Mendoza Stories and Tips

Mendoza, where to go walking and on the local bus

Travel Photo by IgoUgo member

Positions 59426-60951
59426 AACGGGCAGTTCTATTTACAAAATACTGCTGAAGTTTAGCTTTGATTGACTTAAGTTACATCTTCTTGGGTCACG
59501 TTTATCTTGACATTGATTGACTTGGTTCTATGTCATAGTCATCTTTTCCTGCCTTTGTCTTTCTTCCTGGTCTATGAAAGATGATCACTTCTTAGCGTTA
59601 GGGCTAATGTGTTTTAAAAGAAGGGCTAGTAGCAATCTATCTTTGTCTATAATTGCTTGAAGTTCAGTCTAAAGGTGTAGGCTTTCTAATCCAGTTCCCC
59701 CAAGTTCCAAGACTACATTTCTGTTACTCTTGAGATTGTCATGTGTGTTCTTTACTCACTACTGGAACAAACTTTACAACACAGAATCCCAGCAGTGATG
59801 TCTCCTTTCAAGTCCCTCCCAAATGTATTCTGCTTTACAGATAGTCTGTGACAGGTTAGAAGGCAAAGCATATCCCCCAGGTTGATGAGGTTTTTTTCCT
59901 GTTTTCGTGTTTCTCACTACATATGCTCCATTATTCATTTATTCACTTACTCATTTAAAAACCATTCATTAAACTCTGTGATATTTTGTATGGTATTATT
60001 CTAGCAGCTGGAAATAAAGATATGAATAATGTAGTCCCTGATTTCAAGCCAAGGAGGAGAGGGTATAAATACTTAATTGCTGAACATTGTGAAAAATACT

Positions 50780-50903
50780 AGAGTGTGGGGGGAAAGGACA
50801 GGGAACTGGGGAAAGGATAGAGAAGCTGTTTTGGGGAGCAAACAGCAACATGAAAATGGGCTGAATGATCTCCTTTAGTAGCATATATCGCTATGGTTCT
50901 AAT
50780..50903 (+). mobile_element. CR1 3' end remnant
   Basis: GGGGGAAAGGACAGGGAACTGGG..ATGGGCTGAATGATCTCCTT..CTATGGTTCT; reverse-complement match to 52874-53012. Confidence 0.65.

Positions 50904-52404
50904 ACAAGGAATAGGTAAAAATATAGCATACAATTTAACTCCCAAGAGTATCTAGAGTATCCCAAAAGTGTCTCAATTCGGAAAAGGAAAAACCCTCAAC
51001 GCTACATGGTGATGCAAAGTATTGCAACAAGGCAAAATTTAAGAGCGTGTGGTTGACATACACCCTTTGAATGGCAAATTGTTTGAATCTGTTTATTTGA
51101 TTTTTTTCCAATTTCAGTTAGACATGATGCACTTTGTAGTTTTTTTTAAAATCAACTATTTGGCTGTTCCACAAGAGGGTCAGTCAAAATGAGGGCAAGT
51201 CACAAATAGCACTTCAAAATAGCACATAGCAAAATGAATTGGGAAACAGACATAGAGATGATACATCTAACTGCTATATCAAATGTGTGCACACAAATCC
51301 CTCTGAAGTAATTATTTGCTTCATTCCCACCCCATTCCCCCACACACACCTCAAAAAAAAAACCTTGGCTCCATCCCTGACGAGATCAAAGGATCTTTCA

Mendoza is a miracle of human effort. It is in the midst of the desert and the effort of man, starting with the Incas and Huarpes Indians who constructed the main irrigation channel (Cacique Guaymallen), converted this desert into a huge oasis. This channel existed in 1563, and probably even before that. The Incas, who had already arrived here, taught the Huarpes Indians their agricultural secrets, and this is why, from Lake Potrerillos, I was able to see cultivation terraces in the mountain. Maybe they were not many, but there they were. Mendoza has one of the lowest rainfalls in all of Argentina, but irrigation has converted this land into a paradise. Practically all streets have their irrigation ditches and the trees are very tall, mostly eucalyptus. The population of Metropolitan Mendoza—Mendoza city, Godoy Cruz, Guaymallen and Las Heras—is nearly one million inhabitants, and at least one third of the population is of Chilean extraction, but the downtown is near the beautiful park General San Martin, at a walking distance, maybe about one mile away. The park is beautiful. It has its artificial lake with a rowing club and a floating cafeteria, a rose garden, the Amphitheater where the Annual Vintage Festival is held (Fiesta de la Vendimia) that is probably the most attractive celebration in all Argentina. Up on the hill, there is a monument to the Army of the Andes, that contributed to the liberation of Chile. Chileans will say they did it themselves with O-Higgins, and Argentinians will say that Argentina liberated Chile and Peru, but I believe it was a joint effort, although I am no historian. Inside the park, you will also see a beautiful zoological garden. I was living in Mendoza at that time, but had not gone yet, and had a good laugh when we visited it with my elder brother. His four-year-old boy pointed all enthused at a chimpanzee, and started yelling "Daddy, Daddy!" I said, "It seems as if he has recognized you." The lake faces the Rowing Club and the other side the rose garden. You can see the foothills from the park, and the whole area is really beautiful. A walk along the pedestrian street is enjoyable. There are not as many shops as you would expect to see in the downtown, because there are also shopping centers. The Palmares shopping center in Chacras de Coria, a high-class residential area, really deserves a visit. You can go in a taxi or on the local bus service. Since I was short of time when I went to Mendoza last year, I hired a taxi and, paying $15 to $18, visited the San Martin park all around, the Chacras de Coria residential area, and a vineyard at La Carrodilla, where there is also an historical church. I did the whole trip in about three hours. There are also local bus services inside the park, although their rate is higher than the public transportation system, but the ticket is valid for getting off the bus and on again as many times as you wish. They run about every half hour. You can take the local buses up to the Potrerillos Dam and lake (25 miles away, where you can fish rainbow trout). I imagine that the best spot must be where the Mendoza river runs into the lake. This point is changing constantly, because the lake has not yet reached its maximum elevation. It will take another ten years until it is completely full. The project for the construction of this dam, for flood control, regulating the volume of the river, irrigation, and recreational activities, had existed for a long time. The last government made a survey, and found out that if they constructed the dam they would win the elections, and there it is, a beautiful lake for all to enjoy with the added value of probably more power generation. The local buses to Uspallata, 65 miles away, offer you the possibility of visiting this charming village at an altitude of 7,000 feet in another green irrigated valley with views towards the mountainside. The buses go all the way to Chile, passing in front of the Aconcagua, but also give you the opportunity of visiting the Penitentes ski center and chairlift. If you go in the winter and can afford the expense, for $30 to $35 you can take a taxi to the Vallecitos ski center. As far as I know, there is no local bus service there—the earth road starts at Potrerillos towards the left—but it could be that, during the ski season, there could be a local bus line. If not, a taxi would be the only option. I visited both Potrerillos and Vallecito on a taxi for $30. Well, we were unable to go all the way because the road was blocked by the snow, but I really enjoyed that outing. Local buses take you to Tunuyan and Tupungato, two other beautiful valleys where you will see vineyards, and apple and peach plantations, with the Andes in the background. Tunuyan is holding anually a folklore festival called Festival de la Tonada, that is gathering multitudes of people. These are some of the things you can do in Mendoza without buying a tour. There must be many more, but these will give you at least an idea. Welcome to Mendoza, the home of the Vintage Festival.

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